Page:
Gott mit uns. It was imprinted on the buckle of every German soldier: “God with us.” And so it seemed that day in 1946. From the abyss of disaster in late 1944, the Third Reich won a seemingly heaven-sent reprieve in the wake of Soviet dictator Josef Stalin’s assassination. With Russia descending into civil war, a de-facto cease fire had allowed the Wehrmacht to concentrate against the West. And there the lines had remained with little movement either way—an appalling replay of the Western Front of the Great War.
Oberstleutnant Karl-Heinz Schumacher commanded one of the smallest wings in the Luftwaffe, but perhaps the most noteworthy. Wearing the Ritterkreuz with Oak Leaves, his Jagdgeschwader 402 possessed only two Gruppen: a training unit of two Staffel for transition to the P.1101/1106, and a tactical group with three squadrons. Presently, only two of the latter were rated operational, awaiting more aircraft at Brandis Airfield, 200 miles east of Berlin.
The program had encountered numerous delays, but first flight had been achieved in the summer of 1945. Making 610mph, the Messerschmitt super fighter was expected to sweep Reich skies of Ami bomber task forces.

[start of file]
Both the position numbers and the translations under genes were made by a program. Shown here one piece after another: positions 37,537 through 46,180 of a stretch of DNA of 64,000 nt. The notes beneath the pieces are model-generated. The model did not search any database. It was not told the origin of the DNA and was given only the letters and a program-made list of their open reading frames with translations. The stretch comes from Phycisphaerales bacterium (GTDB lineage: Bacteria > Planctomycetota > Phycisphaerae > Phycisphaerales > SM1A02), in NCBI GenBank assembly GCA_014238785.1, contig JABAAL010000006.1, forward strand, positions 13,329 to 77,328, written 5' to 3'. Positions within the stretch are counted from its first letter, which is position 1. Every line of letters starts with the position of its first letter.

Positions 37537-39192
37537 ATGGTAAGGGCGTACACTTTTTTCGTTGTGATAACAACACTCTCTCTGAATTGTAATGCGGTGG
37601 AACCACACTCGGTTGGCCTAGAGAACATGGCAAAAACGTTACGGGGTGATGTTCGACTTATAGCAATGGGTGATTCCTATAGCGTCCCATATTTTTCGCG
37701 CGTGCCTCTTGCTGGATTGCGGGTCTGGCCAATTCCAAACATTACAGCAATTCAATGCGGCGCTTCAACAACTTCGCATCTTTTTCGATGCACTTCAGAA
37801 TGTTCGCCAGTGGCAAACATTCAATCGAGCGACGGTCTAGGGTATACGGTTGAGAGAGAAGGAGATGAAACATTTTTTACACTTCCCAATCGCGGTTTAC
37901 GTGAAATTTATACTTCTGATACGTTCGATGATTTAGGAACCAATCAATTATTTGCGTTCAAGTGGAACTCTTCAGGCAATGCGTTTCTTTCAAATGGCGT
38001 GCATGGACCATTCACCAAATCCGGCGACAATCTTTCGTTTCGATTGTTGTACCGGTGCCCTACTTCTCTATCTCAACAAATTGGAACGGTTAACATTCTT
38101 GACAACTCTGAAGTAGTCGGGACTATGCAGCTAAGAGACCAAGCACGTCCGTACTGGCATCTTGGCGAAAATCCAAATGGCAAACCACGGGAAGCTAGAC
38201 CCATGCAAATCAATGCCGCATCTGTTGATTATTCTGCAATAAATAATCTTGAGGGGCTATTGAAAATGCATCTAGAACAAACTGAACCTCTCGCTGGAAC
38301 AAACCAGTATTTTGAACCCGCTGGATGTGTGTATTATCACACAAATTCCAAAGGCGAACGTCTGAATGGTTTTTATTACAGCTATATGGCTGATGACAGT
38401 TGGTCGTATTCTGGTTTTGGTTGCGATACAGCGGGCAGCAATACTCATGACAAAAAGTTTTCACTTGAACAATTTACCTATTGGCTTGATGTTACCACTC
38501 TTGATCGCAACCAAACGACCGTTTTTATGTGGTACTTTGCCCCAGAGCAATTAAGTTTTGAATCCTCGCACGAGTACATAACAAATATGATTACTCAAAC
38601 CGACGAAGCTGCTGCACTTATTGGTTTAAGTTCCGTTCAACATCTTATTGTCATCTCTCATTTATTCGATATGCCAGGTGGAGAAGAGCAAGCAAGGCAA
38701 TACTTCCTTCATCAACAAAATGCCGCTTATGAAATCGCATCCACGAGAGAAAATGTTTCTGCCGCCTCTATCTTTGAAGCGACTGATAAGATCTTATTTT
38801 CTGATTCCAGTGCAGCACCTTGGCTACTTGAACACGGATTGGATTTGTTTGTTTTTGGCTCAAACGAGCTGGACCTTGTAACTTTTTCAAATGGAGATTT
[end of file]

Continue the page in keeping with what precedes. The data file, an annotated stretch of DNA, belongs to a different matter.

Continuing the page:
Schumacher strode to the front of the briefing room, walls bedecked with maps, tactical and communication information, aircraft silhouettes, and some fetching Anglo-American pinups retrieved from downed bombers. Whatever anyone could say about the Amis and the Tommis who routinely burned cities to the ground, apparently, they produced some exceptional females.
From the ceiling, scale models of German and Allied aircraft rotated on their strings. All were conventional designs, piston-powered, except for an Me 262 and Ar 234. However, the Kommodore had something new to share. He held up a silver-painted streamlined shape.
By Barrett Tillman
Read the article from the October 2012 issue of Flight Journal. click here.